Some elements of liberalism are inherent to American democracy, but the compound, the peculiar combination that is contemporary liberalism, is not. Compounded of the philosophy of history, Social Darwinism, the living constitution, leadership, the cult of the State, the rule of administrative experts, entitlements and group rights, and moral creativity, modern liberalism is something new and distinctive, despite the presence in it, too, of certain American constants like the love of equality and democratic individualism. Under the pressure of ideas and events, that compound could come apart. Liberals' confidence in being on the right, the winning side of history could crumble, perhaps has already begun to crumble. Trust in government, which really means in the State, is at all-time lows. A majority of Americans opposes a new entitlement program—in part because they want to keep the old programs unimpaired, but also because the economic and moral sustainability of the whole welfare state grows more and more doubtful. The goodwill and even the presumptive expertise of many government experts command less and less respect. Obama's speeches no longer send the old thrill up the leg, and his leadership, whether for one or two terms, may yet help to discredit the respectability of following the Leader.We all were surprised with the seemingly, surprising collapse of communism and the Soviet Union when in fact it was crumbling from within. Maybe the same is true with liberalism. We shall see.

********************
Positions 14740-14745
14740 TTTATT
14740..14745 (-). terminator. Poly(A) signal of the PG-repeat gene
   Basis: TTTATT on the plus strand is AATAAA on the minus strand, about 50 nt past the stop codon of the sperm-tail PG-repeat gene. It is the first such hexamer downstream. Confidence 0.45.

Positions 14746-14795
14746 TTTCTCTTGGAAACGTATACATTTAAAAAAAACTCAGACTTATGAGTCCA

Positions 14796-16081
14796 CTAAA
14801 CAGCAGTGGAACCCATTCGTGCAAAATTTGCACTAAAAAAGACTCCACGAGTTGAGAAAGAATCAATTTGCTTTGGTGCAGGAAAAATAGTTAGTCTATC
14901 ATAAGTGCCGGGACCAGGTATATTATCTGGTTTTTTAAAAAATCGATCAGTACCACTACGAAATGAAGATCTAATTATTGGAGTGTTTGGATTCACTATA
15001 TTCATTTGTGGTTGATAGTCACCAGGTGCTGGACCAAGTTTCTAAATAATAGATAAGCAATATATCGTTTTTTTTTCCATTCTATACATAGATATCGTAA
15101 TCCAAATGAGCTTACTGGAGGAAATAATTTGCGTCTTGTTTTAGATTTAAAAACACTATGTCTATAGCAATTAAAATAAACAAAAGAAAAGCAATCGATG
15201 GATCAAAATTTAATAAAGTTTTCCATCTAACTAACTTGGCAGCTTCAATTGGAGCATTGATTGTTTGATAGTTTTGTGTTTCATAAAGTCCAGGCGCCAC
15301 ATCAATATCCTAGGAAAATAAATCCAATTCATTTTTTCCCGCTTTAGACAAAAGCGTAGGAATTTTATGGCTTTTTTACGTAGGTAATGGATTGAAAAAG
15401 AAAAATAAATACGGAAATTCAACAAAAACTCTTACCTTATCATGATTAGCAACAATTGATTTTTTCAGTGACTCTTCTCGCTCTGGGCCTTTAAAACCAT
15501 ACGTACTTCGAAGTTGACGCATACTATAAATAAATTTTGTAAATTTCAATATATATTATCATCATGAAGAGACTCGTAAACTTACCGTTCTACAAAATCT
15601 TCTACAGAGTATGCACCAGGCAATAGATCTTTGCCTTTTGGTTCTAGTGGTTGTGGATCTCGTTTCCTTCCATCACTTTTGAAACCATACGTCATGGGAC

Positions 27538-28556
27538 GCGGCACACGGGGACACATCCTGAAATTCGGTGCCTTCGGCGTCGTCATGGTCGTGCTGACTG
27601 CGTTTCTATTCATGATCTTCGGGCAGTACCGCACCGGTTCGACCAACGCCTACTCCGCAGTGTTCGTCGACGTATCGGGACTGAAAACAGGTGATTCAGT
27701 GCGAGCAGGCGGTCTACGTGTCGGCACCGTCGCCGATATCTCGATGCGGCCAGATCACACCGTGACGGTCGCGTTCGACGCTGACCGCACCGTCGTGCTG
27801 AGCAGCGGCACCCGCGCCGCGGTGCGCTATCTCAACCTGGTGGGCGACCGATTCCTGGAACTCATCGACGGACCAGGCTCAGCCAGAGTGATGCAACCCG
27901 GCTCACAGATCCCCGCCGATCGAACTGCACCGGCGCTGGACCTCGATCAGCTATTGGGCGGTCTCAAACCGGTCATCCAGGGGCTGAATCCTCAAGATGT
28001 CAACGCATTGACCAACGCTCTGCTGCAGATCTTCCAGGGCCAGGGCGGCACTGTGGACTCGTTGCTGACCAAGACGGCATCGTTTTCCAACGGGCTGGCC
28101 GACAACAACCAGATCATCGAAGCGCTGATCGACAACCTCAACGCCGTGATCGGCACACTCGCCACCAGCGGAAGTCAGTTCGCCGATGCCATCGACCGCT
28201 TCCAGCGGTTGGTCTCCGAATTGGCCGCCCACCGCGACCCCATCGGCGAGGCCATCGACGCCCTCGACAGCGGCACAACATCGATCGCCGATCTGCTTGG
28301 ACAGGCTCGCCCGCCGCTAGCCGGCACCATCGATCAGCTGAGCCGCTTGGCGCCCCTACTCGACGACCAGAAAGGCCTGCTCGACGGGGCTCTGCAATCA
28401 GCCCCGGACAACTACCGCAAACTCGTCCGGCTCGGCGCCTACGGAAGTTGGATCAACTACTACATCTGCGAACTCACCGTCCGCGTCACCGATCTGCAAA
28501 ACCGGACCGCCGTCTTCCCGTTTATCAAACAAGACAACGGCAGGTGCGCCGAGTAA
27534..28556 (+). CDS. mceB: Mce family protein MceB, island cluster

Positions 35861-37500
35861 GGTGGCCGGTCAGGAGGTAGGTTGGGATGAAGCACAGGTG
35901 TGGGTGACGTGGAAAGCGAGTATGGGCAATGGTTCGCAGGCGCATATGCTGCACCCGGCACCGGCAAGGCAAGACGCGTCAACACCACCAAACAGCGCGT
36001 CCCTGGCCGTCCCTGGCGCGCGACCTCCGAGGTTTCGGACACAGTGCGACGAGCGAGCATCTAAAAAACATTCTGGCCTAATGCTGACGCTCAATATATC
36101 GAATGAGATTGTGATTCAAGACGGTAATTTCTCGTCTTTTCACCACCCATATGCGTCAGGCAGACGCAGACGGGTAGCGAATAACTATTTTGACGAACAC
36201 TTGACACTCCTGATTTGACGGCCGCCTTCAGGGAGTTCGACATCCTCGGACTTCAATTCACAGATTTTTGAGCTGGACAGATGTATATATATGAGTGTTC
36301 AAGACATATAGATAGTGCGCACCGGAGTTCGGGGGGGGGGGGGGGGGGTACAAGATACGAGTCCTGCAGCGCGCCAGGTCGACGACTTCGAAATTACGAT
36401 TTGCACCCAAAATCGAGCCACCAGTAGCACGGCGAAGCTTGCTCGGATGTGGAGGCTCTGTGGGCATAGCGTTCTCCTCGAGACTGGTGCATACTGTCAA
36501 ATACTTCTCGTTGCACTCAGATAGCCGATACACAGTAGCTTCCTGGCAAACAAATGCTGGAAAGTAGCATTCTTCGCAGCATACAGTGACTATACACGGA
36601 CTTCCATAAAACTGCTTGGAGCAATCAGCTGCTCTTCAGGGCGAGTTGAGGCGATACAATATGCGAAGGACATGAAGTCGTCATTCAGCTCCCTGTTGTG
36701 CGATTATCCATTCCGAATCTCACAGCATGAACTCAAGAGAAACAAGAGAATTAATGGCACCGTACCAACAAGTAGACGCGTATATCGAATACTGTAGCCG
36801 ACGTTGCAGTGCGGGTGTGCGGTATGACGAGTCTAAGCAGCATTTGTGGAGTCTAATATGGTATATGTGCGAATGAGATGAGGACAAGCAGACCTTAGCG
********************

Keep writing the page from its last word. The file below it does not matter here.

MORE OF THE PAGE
Wednesday, August 29, 2012
Is liberalism facing a crisis?
Here's an interesting article on the crisis of liberalism by Charles Kesler of the Claremont Institute.